Asia Pacific (APAC), Global Politics, Japan

Sharp’s ‘Bright’ Plan for the Future

Sharp (TYO: 6753) may be hitting a ‘sharp’ turning point for its long-time solar energy business.

Today’s commercial solar energy industry is more than just selling panels and setting up arrays. Thanks to advancements in networking technology, companies are now able to provide more sophisticated business solutions for solar energy systems.

Sharp Energy Solutions is one of the more prominent examples in this category, with its introduction of network-based energy optimization and integrated energy management to its solar energy business. Its two-step plan may not sound too grand, but these two simple leaps may finally set up the company’s business in stone for yet another next few decades.

Meshing energy storage and HEMS into the cloud

This year wasn’t particularly considered a good year for large-scale corporate and company oriented solar businesses in Japan. On the bright side though, because of this, it is expected that the industry would eventually make its shift towards smaller scale applications in homes and private establishments.

This is where Sharp’s Black Solar panels comes in. Introduced just a little over a month ago, the new panels boast improvements in overall conversion efficiency using technology that is already available today. Sharp plans not only to sell the panels as part of a standard roof-based solar energy system, but it would also offer cloud-based home energy management systems (HEMS) and energy storage solutions as part of the entire set. By pulling combined management data from several connected solar energy systems across the network, the practical efficiency of the solar arrays could theoretically maintain optimal levels at all times.

Sharp proposes the idea not only as an alternative energy solution, but also as part of a possible zero-energy home program, with the system fully automated and self circulating at all times.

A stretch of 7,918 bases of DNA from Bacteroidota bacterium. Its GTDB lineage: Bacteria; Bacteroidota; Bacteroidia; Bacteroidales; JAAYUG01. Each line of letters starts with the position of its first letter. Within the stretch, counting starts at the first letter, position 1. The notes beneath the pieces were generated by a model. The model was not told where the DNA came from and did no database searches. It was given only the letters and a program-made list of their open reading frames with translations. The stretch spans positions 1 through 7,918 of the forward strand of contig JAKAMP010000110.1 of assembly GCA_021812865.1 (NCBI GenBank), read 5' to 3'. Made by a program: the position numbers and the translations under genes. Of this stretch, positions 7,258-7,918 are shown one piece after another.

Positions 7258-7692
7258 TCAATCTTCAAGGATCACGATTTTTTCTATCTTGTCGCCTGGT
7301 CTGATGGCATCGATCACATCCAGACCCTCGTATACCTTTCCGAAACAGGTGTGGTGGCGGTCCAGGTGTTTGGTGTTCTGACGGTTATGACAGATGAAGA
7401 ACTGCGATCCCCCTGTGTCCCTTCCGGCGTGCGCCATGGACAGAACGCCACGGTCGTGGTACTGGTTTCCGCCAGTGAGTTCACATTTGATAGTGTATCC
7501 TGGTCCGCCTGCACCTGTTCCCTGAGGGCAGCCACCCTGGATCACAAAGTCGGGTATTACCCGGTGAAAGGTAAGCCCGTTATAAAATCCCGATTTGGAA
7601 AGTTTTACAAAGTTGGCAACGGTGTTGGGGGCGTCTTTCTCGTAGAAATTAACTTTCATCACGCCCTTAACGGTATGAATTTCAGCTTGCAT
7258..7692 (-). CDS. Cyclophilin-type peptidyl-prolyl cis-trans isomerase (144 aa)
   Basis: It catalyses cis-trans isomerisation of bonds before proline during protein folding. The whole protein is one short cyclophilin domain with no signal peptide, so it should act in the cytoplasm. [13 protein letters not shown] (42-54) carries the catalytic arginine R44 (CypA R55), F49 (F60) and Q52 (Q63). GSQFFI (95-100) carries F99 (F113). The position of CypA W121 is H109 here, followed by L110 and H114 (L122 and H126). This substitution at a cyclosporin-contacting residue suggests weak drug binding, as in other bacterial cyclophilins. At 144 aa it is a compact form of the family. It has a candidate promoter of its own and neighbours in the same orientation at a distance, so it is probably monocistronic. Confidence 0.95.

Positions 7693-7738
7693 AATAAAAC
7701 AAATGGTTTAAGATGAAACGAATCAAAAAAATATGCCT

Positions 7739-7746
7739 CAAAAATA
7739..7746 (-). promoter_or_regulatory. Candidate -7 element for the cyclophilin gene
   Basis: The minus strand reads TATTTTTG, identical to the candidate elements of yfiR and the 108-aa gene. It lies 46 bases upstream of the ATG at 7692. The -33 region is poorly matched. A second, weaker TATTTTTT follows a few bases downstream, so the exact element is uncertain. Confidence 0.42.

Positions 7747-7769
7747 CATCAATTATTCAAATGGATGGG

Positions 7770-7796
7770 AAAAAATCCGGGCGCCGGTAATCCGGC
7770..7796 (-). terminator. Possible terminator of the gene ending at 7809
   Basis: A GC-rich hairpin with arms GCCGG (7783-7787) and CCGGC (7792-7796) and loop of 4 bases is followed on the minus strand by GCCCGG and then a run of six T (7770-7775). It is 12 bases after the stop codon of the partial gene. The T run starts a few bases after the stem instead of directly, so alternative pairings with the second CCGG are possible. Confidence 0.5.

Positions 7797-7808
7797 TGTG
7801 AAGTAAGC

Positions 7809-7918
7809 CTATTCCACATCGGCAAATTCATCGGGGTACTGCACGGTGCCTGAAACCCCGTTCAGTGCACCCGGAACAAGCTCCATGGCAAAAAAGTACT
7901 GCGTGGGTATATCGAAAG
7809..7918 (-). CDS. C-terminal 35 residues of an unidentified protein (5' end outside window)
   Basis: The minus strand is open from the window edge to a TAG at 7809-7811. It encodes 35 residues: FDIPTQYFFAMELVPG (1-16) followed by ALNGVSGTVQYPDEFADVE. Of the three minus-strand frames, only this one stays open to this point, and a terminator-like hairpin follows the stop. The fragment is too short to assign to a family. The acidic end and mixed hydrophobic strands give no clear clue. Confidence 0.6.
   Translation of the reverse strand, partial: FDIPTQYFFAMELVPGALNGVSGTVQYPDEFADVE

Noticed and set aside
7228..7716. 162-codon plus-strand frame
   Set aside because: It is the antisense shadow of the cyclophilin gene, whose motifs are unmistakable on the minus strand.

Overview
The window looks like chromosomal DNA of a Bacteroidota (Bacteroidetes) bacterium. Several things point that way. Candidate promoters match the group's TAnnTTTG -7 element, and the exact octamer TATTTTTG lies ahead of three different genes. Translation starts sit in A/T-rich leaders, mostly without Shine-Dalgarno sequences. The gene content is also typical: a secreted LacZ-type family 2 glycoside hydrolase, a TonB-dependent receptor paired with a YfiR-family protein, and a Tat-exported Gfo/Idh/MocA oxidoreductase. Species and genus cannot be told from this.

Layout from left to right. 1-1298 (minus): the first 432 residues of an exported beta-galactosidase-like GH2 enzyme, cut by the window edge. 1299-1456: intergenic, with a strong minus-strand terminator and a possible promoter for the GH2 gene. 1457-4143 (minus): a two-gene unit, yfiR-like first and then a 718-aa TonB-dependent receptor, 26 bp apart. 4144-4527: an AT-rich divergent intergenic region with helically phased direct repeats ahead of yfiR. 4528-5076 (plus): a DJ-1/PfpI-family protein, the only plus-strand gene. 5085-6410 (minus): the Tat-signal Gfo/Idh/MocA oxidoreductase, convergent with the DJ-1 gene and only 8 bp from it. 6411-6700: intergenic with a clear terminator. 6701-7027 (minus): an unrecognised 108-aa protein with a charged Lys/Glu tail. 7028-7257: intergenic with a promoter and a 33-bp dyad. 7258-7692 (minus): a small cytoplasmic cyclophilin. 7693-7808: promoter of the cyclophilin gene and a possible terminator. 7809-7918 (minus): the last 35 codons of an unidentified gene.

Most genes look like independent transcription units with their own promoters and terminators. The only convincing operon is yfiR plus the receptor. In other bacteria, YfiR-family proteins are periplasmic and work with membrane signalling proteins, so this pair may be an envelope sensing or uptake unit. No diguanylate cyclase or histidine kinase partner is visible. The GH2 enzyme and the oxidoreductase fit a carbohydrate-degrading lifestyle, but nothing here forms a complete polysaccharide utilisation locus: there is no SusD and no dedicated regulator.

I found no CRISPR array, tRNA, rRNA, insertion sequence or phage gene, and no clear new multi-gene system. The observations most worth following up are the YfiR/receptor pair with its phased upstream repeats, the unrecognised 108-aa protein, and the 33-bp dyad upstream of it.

Extending 10 years to 20 years

Current solar energy systems have a mean payback time of about 15 years, and then generating power for at least 10 more free years afterwards before its expected end of service period and technical support expiration.

Sharp plans to extend this free energy period, doubling the time the system generates free power to about 20 years. While its Black Solar premium warranty serve as the primary key to this objective, the pillar that would bridge this achievement would be the company’s integration of its monitoring and energy optimization systems. Sharp claims that the combination of Black Solar panels’ additional 3.5% solar absorption efficiency and 97.5% energy transmission efficiency should help maintain stability to its updated management systems. A solar energy system would thus be able to properly meet energy demands throughout the day without the users needing to actively monitor their own energy consumption.

Finally, being introduced as a home-based energy solution, Sharp also plans to address design issues associated with location as well as aesthetics of their new solar energy systems. The entire optimization scheme would include designing the array in a method that would be non-intrusive to the area where it would be installed. For instance, a solar array design that would originally render the system inefficient could simply be readjusted to its management system to adapt.

Of course, being that solar energy systems are inherently costly in terms of initial investment (for the moment), Sharp’s plans wouldn’t necessarily make solar power any more closer to being a standard norm in homes. However, the technological innovations do prove yet again one important point: that efficiency rates are basically numbers, something that can be handled and controlled in many different ways and in many varied perspectives.